After going through many movements and stripping elements away until the very essence of art was left, we ended up with conceptual and contemporary art, where art can essentially be anything you want it to be as long as there’s a concept, a representation, a meaning or a function of the artwork, that creates intrigue or an emotional response from the consumer.
The history of music is very much linked to the history of art. However, prior to the challenge of music, there was a build-up of the components and an invention of notating these components. The components can be divided into four categories, which are:
Which governs melody (notes going horizontally) and harmony (notes going vertically/more than one note being played at the same time)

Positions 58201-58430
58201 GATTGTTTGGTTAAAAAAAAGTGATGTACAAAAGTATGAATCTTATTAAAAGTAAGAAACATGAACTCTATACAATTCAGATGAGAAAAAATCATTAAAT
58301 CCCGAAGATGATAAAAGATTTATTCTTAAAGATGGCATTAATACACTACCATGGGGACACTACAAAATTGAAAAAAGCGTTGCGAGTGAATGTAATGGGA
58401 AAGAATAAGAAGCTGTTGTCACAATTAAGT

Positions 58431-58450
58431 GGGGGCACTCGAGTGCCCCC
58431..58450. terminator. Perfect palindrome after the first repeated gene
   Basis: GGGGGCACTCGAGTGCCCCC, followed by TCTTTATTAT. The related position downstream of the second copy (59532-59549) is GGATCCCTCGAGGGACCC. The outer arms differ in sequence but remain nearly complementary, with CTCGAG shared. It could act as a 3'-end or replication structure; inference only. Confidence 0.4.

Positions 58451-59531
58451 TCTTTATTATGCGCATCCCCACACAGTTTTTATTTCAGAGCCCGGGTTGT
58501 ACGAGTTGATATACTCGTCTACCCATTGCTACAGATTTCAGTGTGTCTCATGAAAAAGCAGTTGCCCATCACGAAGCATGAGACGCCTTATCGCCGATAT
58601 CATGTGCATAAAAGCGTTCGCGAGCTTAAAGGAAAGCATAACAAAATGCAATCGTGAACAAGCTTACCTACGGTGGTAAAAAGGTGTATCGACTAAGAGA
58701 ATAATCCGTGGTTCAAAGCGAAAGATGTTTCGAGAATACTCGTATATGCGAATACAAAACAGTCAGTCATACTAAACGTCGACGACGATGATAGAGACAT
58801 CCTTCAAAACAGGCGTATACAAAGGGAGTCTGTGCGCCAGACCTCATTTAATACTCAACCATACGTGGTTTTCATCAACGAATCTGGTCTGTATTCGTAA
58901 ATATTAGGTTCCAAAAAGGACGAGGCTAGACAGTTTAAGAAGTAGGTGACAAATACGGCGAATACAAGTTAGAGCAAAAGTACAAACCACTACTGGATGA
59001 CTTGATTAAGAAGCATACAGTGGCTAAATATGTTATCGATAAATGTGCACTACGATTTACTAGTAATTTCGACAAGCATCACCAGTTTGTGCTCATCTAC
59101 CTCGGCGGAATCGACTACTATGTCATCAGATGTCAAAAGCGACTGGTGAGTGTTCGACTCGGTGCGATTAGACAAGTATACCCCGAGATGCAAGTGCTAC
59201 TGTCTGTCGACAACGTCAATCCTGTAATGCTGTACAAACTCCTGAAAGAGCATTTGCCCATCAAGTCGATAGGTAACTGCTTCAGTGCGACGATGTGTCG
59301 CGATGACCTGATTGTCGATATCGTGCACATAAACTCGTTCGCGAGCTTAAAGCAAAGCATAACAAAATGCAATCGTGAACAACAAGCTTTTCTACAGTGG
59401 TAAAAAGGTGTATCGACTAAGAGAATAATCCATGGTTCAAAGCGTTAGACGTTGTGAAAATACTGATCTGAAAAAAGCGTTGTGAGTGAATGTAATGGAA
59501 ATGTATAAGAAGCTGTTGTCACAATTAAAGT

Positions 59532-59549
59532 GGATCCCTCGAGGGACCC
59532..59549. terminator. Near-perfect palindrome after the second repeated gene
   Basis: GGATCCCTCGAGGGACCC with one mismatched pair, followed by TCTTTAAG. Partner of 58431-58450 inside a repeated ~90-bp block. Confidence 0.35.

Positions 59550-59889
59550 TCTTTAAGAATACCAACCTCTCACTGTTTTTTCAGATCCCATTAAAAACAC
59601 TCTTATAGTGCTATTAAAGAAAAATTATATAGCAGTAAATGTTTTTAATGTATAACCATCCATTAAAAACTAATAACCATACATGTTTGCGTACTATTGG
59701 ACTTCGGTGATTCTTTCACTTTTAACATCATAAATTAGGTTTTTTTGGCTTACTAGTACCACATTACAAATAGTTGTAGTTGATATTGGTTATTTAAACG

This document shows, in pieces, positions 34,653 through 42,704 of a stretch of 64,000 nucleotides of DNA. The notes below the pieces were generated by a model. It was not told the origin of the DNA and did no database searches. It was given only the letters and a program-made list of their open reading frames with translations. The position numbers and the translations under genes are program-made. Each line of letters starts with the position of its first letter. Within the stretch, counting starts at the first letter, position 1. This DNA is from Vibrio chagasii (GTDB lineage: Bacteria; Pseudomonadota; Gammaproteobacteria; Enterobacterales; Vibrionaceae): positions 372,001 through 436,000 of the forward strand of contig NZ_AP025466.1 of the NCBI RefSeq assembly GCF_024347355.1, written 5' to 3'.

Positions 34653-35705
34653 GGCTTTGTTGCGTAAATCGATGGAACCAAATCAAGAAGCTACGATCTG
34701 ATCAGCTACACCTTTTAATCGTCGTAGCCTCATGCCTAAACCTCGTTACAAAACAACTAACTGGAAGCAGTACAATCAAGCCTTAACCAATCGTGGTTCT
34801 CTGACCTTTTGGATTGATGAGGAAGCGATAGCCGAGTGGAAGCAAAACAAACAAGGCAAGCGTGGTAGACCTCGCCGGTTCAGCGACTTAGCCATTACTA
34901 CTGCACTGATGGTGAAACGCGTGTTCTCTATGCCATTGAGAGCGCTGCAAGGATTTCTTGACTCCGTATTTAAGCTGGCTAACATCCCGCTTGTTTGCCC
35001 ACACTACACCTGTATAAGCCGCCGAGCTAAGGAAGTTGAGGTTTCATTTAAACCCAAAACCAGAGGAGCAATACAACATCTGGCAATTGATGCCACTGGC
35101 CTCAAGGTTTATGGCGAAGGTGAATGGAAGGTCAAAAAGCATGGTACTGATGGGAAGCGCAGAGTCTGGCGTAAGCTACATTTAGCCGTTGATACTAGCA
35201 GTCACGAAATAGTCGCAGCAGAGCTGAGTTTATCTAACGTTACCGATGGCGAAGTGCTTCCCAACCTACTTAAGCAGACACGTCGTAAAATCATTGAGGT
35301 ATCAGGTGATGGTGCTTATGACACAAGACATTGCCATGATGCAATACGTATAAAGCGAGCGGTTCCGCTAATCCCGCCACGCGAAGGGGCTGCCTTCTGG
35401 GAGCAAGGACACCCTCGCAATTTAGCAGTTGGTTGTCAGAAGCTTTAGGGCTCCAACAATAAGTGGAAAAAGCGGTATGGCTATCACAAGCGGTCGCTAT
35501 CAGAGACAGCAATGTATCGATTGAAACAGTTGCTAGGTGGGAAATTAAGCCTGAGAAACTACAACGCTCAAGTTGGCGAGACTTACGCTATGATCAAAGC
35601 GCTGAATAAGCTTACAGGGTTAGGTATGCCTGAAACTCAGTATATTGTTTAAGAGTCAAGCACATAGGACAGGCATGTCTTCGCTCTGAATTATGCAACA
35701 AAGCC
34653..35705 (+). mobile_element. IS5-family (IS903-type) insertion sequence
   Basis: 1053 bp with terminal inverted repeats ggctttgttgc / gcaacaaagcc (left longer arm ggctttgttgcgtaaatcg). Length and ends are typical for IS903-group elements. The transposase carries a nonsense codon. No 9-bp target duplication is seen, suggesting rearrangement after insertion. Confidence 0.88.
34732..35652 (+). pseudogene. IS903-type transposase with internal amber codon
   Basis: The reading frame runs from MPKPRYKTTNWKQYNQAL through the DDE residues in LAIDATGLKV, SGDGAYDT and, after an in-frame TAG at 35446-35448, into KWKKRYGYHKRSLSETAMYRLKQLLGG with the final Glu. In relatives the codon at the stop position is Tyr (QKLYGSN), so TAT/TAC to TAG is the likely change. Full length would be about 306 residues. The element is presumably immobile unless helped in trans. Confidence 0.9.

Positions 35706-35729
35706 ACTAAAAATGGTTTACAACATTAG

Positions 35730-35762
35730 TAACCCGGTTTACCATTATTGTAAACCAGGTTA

Which determines when notes are played. And is generally organised through the metre (recurring patterns and accents) and tempo/ BPM (beats per minute)
The volume or energy of how something is heard.
Timbre (the perceived tone quality) and texture (how all the elements are combined)
I won’t go into the specifics of every technique, form and nuance that strongly characterise every musical era; however, I will go through the general styles.
Just like present music, the music from the past tended to stick to the trends/art movements.
In the renaissance period, there was a focus on individualism which tended to be the content of the music. The music at this point was still developing and relied upon modal scales to make the melody and harmony.